The Silent Art

We often think of imagination as an ability to invent fantastic images or create original patterns in media such as musical notes, words, or images. But I think this misses the heart of imagination.

The most important role of imagination is a capacity to create new possibilities, to create new structures of experience and disclose new dimensions of reality. Imagination takes what actually exists, what we take for granted because it operates in the background of life, and opens that background up to what it might become. Imagination is a perceptual process in which we come to see something differently, how life or experience might be otherwise and is thus a doorway to a life lived differently.

Imagination in the arts is a special case of a more general ability to live creatively. The real artists may be people who never paint, write, or compose. Their art is in their experience and the course they take through life. We may never know of them because their intention is not to display their imagination but to live it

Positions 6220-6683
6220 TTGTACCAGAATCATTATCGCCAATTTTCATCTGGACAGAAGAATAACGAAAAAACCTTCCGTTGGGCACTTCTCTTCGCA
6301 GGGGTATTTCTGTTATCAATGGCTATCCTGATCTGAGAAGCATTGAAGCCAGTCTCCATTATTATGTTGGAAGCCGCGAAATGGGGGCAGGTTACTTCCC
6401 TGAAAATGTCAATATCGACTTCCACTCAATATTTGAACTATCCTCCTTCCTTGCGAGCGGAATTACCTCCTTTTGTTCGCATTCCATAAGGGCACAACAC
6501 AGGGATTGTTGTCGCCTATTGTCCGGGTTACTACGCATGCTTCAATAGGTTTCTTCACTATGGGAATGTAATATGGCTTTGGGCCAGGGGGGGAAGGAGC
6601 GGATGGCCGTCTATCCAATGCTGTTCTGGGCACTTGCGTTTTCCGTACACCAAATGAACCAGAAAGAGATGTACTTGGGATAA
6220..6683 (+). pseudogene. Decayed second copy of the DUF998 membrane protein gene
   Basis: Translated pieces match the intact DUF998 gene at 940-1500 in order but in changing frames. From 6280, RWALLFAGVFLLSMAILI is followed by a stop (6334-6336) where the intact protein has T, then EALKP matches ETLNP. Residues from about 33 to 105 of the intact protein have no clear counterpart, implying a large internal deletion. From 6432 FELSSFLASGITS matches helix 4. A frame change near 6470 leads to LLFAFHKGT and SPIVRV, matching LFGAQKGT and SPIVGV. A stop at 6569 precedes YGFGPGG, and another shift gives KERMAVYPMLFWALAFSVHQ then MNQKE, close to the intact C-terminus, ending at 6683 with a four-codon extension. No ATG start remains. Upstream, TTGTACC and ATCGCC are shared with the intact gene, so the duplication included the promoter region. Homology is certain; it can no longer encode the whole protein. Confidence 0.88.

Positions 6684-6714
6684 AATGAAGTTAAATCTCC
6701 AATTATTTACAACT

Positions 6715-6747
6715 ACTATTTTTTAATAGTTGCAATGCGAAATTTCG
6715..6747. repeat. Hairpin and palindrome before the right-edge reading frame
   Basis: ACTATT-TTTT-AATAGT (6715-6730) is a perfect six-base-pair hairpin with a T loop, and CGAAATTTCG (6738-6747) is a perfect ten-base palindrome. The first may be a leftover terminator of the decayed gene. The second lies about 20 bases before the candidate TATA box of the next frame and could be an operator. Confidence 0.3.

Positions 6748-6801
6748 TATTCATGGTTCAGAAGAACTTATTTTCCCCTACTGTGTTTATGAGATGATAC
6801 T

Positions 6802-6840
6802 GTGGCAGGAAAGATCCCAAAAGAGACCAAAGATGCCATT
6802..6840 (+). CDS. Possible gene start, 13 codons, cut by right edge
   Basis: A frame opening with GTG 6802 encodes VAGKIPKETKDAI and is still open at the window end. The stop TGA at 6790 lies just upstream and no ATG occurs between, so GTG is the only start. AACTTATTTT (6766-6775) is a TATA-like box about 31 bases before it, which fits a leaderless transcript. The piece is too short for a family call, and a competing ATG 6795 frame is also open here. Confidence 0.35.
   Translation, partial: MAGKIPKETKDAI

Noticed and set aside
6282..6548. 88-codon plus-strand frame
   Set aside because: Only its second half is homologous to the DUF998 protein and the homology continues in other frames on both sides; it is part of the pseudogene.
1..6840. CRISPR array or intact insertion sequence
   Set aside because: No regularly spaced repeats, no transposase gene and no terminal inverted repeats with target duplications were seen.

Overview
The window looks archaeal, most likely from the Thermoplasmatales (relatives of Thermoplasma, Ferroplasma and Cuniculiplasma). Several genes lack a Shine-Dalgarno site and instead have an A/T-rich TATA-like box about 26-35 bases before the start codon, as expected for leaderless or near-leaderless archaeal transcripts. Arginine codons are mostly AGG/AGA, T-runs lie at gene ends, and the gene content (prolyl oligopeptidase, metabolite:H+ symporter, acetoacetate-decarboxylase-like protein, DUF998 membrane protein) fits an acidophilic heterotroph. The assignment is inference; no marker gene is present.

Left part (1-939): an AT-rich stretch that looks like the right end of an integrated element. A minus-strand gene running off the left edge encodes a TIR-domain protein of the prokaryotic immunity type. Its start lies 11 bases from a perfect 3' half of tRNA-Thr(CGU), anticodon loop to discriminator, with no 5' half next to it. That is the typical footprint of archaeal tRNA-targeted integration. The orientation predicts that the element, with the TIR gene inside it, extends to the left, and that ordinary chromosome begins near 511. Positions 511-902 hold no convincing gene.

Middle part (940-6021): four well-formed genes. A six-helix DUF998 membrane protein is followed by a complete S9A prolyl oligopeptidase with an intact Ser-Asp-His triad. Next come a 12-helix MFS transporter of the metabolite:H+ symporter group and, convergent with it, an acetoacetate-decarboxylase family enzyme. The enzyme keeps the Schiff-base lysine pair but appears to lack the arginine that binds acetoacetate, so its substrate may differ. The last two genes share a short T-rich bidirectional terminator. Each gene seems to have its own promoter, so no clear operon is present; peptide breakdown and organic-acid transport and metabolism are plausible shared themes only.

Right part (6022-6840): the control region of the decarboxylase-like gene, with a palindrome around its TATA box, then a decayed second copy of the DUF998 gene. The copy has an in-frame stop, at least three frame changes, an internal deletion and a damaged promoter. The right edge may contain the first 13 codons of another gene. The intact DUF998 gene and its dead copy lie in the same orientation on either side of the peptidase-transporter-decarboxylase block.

Published by Dwight Furrow

Wine, food, and travel writing, philosophy, aesthetics

One thought on “The Silent Art

  1. I read this;

    American author Ray Bradbury on fantasizing:

    *The ability to ‘fantasize’ is the ability to survive. It’s wonderful to speak about this subject because there have been so many wrong-headed people dealing with it…The so-called realists are trying to drive us insane, and I refuse to be driven insane…We survive by fantasizing. Take that away from us and the whole damned human race goes down the drain.*

    And wonder about the difference between imagination and fantasation. Curious to read your thoughts.

    On Tue, Mar 15, 2022 at 4:18 PM Philosophy: A Way of Life wrote:

    > Dwight Furrow posted: “We often think of imagination as an ability to > invent fantastic images or create original patterns in media such as > musical notes, words, or images. But I think this misses the heart of > imagination. The most important role of imagination is a capacity to” >

    Like

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